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House and Senate candidates take aim at MN's health care crisis

Keith Nardinger, an insurance agent with Farm Bureau Financial Services in Red Wing, expects about 50 of his clients — mostly farmers — to lose coverage with Blue Cross Blue Shield as the company prepares to withdraw from Minnesota save for its costly Blue Plus Health Maintenance Organization plan.

The few companies remaining in the state will cap the number of individual policies they sell and hike up rates — a move Nardinger said will leave thousands of Minnesotans without health insurance coverage.

"This is a trainwreck," he said. "I'm afraid it's going to get worse before it's going to get better. It's scary."

Nardinger was among a crowd gathered at the Red Wing American Legion Thursday for an emergency town-hall meeting Minnesota's Republican Party organized to address soaring insurance rates and a suffering individual market.

District 21B Rep. Steve Drazkowski and Rep. Matt Dean led the discussion.

Although Dean represents District 38B, which covers Washington County, the chair of the House Health and Human Services Finance committee and member of the Health and Human Services Reform Committee, encouraged questions, comments and ideas from District 21 voters.

Dean said the health care plan slated for 2017 poses "unacceptable" costs and limitations to choice and access in health care. The best solution, he said, is to "kill it and bury it."

"When we talk about Obama Care and MNsure in the state of Minnesota, it's politically charged," Dean said. "You can't get away from that because it was created, delivered and paid for as a political object. But if you live at home and this is your life, your health and your kids' health, it's not political, it's real life."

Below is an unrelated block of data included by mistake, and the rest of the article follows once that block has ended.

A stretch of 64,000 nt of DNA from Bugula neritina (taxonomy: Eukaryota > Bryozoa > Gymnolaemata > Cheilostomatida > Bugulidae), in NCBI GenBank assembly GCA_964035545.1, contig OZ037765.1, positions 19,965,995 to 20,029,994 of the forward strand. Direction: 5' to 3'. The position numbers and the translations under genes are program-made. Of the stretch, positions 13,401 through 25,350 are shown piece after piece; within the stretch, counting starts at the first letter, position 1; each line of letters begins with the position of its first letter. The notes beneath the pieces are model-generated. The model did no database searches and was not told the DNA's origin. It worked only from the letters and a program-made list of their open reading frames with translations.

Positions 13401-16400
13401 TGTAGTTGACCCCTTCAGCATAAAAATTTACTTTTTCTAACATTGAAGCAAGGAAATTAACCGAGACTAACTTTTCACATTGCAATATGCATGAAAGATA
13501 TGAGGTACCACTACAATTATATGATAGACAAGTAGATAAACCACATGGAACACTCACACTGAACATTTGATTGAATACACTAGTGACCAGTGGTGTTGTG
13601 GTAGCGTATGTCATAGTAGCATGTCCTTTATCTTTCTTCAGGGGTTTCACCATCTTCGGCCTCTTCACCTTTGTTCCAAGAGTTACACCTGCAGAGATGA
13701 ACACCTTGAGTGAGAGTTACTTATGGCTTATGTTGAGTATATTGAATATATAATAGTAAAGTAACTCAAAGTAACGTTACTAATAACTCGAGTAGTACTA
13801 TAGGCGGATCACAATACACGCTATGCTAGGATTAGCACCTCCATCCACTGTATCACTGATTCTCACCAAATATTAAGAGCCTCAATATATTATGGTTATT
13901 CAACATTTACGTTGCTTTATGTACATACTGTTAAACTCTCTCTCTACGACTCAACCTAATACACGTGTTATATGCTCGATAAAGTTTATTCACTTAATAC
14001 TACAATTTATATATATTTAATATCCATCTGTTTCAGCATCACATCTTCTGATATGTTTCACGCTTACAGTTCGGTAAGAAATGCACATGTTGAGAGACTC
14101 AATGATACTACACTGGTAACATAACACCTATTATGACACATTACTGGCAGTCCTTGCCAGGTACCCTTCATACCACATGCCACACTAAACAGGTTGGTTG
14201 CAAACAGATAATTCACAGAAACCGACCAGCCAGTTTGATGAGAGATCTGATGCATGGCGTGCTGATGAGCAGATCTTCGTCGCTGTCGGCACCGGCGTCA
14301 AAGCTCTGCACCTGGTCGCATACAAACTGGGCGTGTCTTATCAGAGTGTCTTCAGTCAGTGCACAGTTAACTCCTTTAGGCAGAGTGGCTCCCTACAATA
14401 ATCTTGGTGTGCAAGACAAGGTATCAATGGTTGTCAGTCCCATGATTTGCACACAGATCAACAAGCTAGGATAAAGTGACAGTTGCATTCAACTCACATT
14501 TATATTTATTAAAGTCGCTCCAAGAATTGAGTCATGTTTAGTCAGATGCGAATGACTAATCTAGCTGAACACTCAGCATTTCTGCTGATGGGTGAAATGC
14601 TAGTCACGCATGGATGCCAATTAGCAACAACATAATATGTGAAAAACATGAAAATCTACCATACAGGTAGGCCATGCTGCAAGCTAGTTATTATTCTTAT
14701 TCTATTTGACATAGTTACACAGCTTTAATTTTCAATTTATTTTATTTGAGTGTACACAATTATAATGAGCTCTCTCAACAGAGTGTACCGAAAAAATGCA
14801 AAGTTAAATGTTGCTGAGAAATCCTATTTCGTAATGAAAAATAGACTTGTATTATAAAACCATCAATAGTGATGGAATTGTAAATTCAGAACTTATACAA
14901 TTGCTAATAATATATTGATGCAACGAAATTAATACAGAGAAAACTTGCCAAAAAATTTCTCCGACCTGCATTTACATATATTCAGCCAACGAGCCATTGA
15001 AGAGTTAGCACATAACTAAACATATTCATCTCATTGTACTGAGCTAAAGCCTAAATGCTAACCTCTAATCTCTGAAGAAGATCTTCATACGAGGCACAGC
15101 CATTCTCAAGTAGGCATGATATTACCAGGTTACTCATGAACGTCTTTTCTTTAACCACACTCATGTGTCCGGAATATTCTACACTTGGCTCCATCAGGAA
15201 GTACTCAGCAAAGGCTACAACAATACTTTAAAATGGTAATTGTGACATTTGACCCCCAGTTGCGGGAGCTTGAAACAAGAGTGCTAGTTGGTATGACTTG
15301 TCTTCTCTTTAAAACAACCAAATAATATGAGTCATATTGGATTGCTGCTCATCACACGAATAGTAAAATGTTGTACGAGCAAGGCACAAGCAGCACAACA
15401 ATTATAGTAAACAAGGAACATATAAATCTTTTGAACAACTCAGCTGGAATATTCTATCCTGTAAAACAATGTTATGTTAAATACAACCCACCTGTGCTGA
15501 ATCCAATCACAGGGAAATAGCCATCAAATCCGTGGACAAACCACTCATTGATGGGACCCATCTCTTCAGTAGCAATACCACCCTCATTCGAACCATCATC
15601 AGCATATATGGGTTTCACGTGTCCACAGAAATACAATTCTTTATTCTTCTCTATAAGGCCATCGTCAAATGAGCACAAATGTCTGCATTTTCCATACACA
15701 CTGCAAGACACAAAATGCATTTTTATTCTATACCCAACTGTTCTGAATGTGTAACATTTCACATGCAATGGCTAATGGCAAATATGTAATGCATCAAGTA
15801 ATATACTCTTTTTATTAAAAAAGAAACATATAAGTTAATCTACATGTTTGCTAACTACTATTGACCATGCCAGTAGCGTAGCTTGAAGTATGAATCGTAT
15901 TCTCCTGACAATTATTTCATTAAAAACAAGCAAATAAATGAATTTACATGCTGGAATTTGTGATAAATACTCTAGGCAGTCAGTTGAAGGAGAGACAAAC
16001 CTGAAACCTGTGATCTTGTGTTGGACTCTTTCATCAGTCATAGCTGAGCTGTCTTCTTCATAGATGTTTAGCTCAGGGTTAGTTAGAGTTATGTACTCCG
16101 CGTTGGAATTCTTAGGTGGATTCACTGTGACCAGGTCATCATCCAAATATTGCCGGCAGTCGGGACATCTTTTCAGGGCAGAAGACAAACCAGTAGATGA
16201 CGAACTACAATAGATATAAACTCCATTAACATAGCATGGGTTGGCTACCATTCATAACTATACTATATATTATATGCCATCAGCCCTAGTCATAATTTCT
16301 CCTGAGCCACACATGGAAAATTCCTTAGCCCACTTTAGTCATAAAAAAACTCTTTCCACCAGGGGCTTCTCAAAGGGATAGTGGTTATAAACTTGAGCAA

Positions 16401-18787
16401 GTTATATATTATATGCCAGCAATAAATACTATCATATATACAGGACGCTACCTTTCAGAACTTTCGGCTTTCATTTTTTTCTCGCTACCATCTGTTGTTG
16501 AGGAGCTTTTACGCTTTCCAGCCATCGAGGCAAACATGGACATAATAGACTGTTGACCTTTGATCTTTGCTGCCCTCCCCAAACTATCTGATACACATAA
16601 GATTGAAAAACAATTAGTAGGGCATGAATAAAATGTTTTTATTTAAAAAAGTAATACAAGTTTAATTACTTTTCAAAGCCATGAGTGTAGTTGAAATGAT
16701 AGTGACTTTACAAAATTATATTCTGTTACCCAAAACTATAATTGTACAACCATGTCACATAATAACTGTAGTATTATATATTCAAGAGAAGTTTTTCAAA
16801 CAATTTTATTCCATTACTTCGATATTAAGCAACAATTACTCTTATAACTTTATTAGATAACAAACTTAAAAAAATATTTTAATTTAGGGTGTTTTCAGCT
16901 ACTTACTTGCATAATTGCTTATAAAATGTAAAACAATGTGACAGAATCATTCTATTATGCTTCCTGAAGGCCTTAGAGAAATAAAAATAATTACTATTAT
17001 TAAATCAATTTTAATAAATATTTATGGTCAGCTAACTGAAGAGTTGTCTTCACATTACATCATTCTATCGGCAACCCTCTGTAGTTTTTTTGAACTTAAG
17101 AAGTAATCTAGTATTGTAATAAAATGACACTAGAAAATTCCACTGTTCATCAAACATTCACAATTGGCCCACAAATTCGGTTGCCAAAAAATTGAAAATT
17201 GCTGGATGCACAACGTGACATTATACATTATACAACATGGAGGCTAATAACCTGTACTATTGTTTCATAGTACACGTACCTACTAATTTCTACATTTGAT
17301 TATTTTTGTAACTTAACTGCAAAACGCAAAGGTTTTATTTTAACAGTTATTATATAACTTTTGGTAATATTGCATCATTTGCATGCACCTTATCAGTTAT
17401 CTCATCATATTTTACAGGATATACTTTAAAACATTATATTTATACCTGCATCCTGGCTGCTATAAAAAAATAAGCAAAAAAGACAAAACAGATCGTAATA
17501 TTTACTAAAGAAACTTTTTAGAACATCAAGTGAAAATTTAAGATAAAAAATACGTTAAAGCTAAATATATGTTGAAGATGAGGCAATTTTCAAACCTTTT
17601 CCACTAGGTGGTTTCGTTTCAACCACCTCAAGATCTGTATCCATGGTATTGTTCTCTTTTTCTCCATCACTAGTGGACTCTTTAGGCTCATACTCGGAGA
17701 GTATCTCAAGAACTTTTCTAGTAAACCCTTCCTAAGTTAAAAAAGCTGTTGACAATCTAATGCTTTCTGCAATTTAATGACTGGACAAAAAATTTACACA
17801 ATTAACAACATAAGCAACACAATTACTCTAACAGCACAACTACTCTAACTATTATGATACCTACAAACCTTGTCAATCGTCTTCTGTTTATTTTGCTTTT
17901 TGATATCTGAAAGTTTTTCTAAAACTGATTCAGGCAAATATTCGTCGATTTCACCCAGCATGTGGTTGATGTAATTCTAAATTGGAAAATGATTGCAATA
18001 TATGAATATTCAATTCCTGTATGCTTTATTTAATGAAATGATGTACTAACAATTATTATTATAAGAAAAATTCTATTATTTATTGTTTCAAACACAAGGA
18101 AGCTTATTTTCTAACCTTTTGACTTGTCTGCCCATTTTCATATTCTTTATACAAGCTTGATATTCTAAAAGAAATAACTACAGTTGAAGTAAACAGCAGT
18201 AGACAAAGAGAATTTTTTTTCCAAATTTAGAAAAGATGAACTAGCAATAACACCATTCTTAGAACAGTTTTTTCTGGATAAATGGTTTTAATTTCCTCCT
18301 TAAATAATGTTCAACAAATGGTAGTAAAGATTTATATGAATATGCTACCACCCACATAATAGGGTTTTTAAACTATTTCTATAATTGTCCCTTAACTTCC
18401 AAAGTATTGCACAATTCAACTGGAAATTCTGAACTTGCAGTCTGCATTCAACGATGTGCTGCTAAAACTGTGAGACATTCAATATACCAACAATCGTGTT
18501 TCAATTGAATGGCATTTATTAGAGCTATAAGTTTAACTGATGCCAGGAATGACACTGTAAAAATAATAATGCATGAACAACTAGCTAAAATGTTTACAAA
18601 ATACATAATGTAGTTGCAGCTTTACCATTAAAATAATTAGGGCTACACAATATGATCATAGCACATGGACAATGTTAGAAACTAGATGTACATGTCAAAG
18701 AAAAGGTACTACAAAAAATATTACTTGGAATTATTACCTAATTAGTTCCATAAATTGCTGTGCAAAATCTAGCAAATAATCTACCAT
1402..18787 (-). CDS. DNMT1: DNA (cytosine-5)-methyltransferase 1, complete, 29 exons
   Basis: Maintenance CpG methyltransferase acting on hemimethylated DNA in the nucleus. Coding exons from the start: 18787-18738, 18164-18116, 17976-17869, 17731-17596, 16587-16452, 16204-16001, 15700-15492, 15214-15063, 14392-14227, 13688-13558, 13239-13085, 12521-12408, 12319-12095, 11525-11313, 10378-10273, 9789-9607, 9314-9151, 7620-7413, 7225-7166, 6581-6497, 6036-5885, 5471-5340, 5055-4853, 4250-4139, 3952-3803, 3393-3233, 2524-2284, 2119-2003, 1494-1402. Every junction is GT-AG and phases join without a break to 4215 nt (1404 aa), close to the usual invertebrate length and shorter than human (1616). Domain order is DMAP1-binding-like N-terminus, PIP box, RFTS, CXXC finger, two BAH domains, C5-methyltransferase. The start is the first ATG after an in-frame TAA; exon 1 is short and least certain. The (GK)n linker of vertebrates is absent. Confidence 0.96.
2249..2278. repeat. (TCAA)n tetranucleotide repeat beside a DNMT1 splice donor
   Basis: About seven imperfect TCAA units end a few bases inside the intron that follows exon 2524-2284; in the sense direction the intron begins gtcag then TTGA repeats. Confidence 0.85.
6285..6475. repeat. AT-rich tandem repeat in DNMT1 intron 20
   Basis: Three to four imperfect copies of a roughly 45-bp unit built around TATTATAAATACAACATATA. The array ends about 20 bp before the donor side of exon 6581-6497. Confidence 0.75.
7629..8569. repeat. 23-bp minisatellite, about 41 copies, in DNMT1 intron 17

Tax credits

Last week, chairs of the Senate health policy and finance committees called on Gov. Mark Dayton to approve a premium tax credit bill Sen. Matt Schmit, D- Red Wing, introduced in the 2016 legislative session. The bill aims to relieve Minnesotans of the high-priced monthly premiums in the individual market through supplemental tax credits.

"Last session I authored the tax credit bill to provide relief to Minnesotans lacking affordable choices in the individual health insurance market — including many farmers, small businesses, and families in southeastern Minnesota," Schmit said. "The bill targets relief to those who need it most by offering a tax credit to hardworking families and individuals facing unreasonably high health insurance premiums who may not qualify for similar federal tax credits."

Schmit pointed to other bills he's authored to address health care challenges in Minnesota, including the pursuit of a federal waiver to redraw the federally-place boundaries of coverage areas. The bill would aim to combine the Minnesota's metro and southeast region — the state's most and least competitive markets.

Schmit has sought to establish a public option to buy into state health plans offered to state employees and to stabilize individual health insurance market premium fluctuations.

All three bills reached the Senate floor but were rejected by the House during the conference committee process, he said.

Thursday's meeting was one of three state GOP leaders held simultaneously. The others were in Owatonna and Bemidji, Minn.